Christian Life

Pitfalls in the Pursuit of Godliness

Are you a passionate Christian? Are you passionate about evangelism? Are you passionate about holiness? Are you a threat to the health of your church?

Does that last question seem out of place to you? I’ve started to notice a strange phenomenon in the Christian life: the most zealous people in the church can often be the biggest threat to the church’s health.

It’s true that we should never be lacking in spiritual zeal. The pursuit of holiness and concern for evangelism, for example, are right and good. However, it seems frighteningly easy to allow our passion for godliness to run away with us to the point where we end up with something much less biblical.

The issue I think is that sometimes our zeal is not grounded in knowledge. Our passions are not held in place by a mature understanding of the teachings of Scripture. Here are a few examples.

Pelagius was a heretic (condemned at the Council of Carthage in 418 AD) who asserted free will and denied predestination to such an extent that he reduced the work of Jesus to mere moral example. Pelagianism is the view that we all have the ability within ourselves to obey God and earn salvation; we only needed Jesus to show us how. According to this view, salvation is comes through our successful imitation of the life of Christ. I trust we can all see that this is obviously not what the Bible teaches.

What does this have to do with being passionate about holiness? Here is the interesting thing about Pelagius…he was widely known, even by his opponents, as a godly man who was passionately concerned for the Church’s holiness. He formulated his theology and defended it because he believed that those doctrines would lead to reform. Somewhere along the line, his passions distorted his understanding of the gospel. His zeal was not grounded in knowledge and so it distorted his knowledge.

A few years ago I heard a series of talks by a church planter in Australia who described evangelists as some of the most dangerous people in the church. The church planter’s story was remarkable. He started with a handful of people and the church grew exponentially. A few years later the church was a couple of thousand strong. Yet the journey was plagued with difficulty because those in the church who were most interested in reaching out were also most prone to lead the church into compromise. The desire to reach out was so dominant that it began to replace and distort other biblical imperatives. Everything inside the church had to appeal to those outside the church.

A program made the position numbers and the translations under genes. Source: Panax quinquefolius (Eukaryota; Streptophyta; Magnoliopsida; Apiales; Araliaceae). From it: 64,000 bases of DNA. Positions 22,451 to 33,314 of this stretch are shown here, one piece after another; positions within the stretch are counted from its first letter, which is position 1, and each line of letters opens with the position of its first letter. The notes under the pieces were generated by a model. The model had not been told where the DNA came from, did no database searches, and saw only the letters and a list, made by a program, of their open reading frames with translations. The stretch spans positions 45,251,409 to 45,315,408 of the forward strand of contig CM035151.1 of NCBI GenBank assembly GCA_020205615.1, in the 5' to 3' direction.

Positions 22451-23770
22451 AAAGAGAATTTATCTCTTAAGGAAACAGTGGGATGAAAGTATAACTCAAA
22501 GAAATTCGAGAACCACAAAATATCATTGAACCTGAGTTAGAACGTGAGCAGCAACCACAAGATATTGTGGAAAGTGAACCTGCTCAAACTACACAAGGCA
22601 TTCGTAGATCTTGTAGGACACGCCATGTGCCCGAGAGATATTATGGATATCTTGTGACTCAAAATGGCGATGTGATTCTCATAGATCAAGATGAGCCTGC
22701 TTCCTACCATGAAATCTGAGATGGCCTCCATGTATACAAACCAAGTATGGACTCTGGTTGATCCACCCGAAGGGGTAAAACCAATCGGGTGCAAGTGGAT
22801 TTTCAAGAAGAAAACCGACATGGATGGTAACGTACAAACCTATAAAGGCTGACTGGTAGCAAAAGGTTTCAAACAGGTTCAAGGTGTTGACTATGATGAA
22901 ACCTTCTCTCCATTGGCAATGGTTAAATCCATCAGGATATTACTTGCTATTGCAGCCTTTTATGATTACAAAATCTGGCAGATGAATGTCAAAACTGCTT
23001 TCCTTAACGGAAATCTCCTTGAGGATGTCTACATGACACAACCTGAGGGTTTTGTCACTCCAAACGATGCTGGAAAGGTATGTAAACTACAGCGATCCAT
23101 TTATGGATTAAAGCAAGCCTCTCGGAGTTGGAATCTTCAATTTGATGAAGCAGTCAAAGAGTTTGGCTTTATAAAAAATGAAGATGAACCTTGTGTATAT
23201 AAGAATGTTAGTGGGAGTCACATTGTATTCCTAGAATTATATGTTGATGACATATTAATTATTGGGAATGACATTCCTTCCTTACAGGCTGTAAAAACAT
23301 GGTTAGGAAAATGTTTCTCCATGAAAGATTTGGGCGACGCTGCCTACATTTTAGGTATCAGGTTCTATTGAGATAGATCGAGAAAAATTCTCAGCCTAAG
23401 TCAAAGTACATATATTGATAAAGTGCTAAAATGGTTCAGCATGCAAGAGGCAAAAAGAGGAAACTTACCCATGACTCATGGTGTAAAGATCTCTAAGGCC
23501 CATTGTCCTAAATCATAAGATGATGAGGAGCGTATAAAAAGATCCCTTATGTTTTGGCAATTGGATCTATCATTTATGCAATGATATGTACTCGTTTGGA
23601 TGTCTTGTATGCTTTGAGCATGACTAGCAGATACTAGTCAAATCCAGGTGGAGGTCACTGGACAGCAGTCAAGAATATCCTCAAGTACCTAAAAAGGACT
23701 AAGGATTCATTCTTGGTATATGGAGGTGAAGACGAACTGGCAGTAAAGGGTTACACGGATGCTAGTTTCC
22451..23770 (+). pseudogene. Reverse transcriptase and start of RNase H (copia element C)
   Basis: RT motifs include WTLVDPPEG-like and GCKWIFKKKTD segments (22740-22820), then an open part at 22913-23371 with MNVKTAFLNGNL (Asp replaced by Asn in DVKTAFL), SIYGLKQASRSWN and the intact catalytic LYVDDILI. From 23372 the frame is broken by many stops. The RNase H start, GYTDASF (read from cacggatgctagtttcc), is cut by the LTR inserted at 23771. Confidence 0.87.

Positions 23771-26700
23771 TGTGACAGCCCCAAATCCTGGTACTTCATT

I can see how this happens. Passionate Christians feel very strongly about the problems in the church today. It is only natural that this would lead to opinions on how to solve those problems. The pitfall in the pursuit of godliness lies in our failure to test both our diagnosis and proposed cure against the Bible.

What is the solution? Well, first we need to say that the solution is not that we become less passionate. Passion is a good thing. We are commanded in Romans 12:11 to “never be lacking in spiritual fervour.” The solution is to make sure that our theology is biblically robust enough to handle our passions.

Are you a passionate follower of Jesus Christ? Then work hard to make sure that your passion is firmly grounded in the Bible.

How do we do that? Stay tuned for the next post.


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